E-Mail Marketing Has a Great ROI

Regardless of their business model — free content, paid subscription, or e-commerce — the speakers on my “Determining ROI Metrics” panel at ClickZ Specifics: E-Mail Conference agreed revenue is the most important e-mail metric. A recent Direct Marketing Association study found e-mail marketing has an ROI (define) of $57.25 for every dollar spent, over 150 percent greater than the ROI for non-e-mail online marketing. E-mail remains one of the best online marketing tools.

Since time-starved consumers constantly look for ways to empty their e-mail boxes, marketers must break through the clutter and maximize the points of engagement. Consumers concerned about spam and phishing are more likely to mark legitimately, opt-in e-mail as spam. To combat this, marketers must improve the effectiveness of their current mailings rather than increasing their frequency.

Extend Your Lists’ Profitability

Two of the best strategies to ensure ongoing e-mail list effectiveness are segmenting your lists and continually testing different aspects of your campaign. Segmenting your house file helps communications be more targeted. Divide customers by subscription age, online interaction frequency and recency, consumer interests, and revenue generated.

Develop promotions that extend consumer engagement at points when customers are focused on your company. Though most marketers send e-mail based on their promotional schedule and needs, few enhance automatically triggered e-mail messages, the ones to which consumers pay the most attention:

  • Welcome messages. These are often underutilized. Also, use your opt-in confirmation e-mail and your Web site’s post-registration screen messages. Extend this welcome message into a series to take advantage of strong customer interest during this early subscription phase. Paid content publisher Waterfront Media uses a series of engaging welcome messages to get readers to use its product.
  • Trigger e-mail. Trigger e-mail is initiated by a customer action or event. From a consumer perspective, these communications are often expected and opened since they’re focused on the customer’s priorities (not yours). Leverage the opportunity to extend your marketing:
    • Post-purchase e-mail. Take advantage of purchase confirmations, package tracking, and post-purchase thank-you e-mail to extend the relationship with your customer. Add relevant promotions to your transaction information.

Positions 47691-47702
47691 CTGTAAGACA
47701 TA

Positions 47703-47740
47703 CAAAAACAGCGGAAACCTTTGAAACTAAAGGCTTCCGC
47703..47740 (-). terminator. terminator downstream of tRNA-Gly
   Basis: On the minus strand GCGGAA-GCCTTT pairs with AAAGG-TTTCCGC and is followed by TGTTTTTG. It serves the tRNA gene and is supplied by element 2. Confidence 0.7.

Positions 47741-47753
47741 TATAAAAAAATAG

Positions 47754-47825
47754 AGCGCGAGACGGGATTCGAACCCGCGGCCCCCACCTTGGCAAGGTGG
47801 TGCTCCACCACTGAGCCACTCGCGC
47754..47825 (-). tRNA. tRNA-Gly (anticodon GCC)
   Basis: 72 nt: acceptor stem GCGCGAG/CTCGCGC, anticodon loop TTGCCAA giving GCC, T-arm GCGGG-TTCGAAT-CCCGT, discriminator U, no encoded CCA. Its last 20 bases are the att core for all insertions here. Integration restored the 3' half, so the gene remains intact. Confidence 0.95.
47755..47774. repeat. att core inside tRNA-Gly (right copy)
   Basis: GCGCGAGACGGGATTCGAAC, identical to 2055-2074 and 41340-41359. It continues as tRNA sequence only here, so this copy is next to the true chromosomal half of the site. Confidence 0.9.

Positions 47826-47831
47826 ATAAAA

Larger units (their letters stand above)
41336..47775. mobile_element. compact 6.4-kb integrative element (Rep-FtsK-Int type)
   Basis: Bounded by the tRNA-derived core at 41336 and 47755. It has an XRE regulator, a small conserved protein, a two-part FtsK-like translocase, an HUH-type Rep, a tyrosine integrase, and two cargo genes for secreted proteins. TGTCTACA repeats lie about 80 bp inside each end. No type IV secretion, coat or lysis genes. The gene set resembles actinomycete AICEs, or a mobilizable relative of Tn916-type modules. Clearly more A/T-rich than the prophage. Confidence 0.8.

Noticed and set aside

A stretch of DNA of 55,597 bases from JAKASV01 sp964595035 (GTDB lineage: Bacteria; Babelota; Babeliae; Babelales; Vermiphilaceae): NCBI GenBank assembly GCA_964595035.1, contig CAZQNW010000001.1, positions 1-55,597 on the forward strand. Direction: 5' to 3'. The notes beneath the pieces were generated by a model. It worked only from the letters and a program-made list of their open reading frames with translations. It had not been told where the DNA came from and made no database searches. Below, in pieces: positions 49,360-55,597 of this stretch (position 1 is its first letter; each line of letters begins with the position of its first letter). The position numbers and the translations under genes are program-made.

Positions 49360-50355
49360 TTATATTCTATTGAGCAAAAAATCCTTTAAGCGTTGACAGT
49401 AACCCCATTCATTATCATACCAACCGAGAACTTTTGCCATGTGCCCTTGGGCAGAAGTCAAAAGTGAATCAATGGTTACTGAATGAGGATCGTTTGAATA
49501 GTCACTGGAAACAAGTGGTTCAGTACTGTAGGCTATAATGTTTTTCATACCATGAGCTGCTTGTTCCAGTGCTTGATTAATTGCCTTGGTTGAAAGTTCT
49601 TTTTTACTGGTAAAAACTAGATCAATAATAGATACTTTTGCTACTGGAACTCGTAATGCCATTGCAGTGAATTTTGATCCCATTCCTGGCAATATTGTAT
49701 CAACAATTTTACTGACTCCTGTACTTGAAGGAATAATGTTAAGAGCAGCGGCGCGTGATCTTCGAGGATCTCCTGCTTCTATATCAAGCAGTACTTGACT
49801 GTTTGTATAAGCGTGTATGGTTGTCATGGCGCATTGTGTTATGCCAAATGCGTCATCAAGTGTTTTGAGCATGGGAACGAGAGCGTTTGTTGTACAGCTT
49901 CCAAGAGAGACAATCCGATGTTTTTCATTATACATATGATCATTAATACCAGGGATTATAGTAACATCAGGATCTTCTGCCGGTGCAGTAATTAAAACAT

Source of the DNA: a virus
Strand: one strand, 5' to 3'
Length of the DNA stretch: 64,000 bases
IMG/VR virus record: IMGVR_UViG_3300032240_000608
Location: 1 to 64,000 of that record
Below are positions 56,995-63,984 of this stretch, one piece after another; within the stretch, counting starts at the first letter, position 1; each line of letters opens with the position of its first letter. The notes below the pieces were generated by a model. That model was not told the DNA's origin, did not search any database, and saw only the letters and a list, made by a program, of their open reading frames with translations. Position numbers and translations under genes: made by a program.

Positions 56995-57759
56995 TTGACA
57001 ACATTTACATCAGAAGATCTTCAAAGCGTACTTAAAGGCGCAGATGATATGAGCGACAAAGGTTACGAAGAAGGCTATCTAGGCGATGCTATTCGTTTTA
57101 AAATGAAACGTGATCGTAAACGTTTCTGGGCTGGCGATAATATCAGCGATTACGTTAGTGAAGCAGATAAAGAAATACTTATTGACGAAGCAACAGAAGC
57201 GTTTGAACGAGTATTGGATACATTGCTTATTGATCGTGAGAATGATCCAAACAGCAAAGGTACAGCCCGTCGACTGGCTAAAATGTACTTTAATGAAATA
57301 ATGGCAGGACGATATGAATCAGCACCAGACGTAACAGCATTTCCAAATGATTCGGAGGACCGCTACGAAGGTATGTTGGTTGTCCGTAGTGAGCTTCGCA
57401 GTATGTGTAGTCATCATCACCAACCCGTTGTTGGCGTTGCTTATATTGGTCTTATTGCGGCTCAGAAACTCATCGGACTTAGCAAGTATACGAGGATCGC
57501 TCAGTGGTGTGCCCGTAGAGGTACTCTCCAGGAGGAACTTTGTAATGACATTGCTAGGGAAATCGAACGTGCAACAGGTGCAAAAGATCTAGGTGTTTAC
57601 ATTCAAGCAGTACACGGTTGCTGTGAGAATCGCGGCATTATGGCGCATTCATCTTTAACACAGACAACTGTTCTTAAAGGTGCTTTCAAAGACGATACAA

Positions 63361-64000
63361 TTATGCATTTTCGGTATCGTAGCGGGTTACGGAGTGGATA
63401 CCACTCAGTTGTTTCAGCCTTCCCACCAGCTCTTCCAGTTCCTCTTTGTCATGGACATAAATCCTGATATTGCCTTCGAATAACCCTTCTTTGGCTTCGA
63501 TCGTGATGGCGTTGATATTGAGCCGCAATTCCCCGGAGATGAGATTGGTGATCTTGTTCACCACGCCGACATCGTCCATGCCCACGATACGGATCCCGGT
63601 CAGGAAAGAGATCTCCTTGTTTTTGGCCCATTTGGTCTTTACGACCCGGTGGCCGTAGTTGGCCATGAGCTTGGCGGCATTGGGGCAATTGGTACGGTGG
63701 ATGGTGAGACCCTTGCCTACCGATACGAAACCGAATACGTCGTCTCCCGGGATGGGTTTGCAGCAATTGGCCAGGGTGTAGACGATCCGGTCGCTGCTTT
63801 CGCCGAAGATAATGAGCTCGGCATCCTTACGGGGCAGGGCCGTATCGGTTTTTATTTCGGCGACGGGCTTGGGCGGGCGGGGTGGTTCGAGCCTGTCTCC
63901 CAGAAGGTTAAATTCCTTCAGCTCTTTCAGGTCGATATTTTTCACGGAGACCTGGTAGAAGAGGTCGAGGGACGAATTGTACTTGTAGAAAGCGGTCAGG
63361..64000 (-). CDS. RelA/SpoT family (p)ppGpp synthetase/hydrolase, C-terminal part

• Birthday e-mail. Appeal to readers by sending a birthday greeting with a special offer. Retailers have done this for years, and it’s still an effective promotion. This information can be requested at a later point or appended from a third-party data supplier.
    • Forward-to-a-friend referrals. Use this opportunity to market to both the sender and the recipient.
    • Abandoned shopping cart follow-up. Remind shoppers a few days after they’ve left products in their shopping carts. This can convert browsers into purchasers.
    • Wish lists. Since customers use wish lists to track products they want, periodically send customers updates to get them to purchase.
    • Customer service. Use both autoresponders and actual customer service response to engage customers. Remember to thank them for taking the time to communicate with you.
  • Unsubscribe. Take a fresh look at the unsubscribe process. These readers are doing you a favor by actively unsubscribing rather than letting your e-mail go to a junk folder or, worse, reporting you as spam. Test the following methods to improve your marketing:
    • Use your unsubscribe page to let users change e-mailings’ frequency and content.
    • Give other communication alternatives, such as RSS and offline, if you have traditional direct marketing capabilities.
    • Ask for user input to gather insights about readers.
    • Thank readers for taking the time to unsubscribe. Depending on your offering, consider giving them a coupon or free e-book.

All these approaches to e-mail marketing can prove effective. The trick is to find the combination of timing, frequency, and content that works best for you.

Monitor E-Mail Effectiveness

To maximize e-mail ROI, measure the important metrics and track them over time. If you find results don’t meet expectations, further analysis may be required.

Among the salient factors:

  • House-file size. Since the challenge is to grow a healthy e-mail list, track new opt-ins and segment them by source.
  • Churn. Monitor the percentage of readers who leave your list, as well as hard bounces. This can be another important indicator of your list’s health. Note the distribution of unsubscribers’ ages to determine ways to discourage any adverse trends.
  • Revenue per e-mail. This metric is key for both publishers who monetize page views with advertising and e-tailers who drive e-commerce sales.
  • Cost per e-mail. Campaign costs in terms of creative and deployment are relatively easy to assess. The opportunity cost of overmailing your list may be more difficult to measure.

Though e-mail remains a major strategy for engaging consumers for publishers and e-tailers, the challenge is building consumer confidence in your communications to ensure your messages are read. Unfortunately, deployment’s relatively low cost may lead to less than optimal e-mail effectiveness and mailing frequency. To maximize your e-mail marketing ROI, consider how you can use every mailing most effectively to deliver real value to your readers.

Want more e-mail marketing information? ClickZ E-Mail Reference is an archive of all our e-mail columns, organized by topic.

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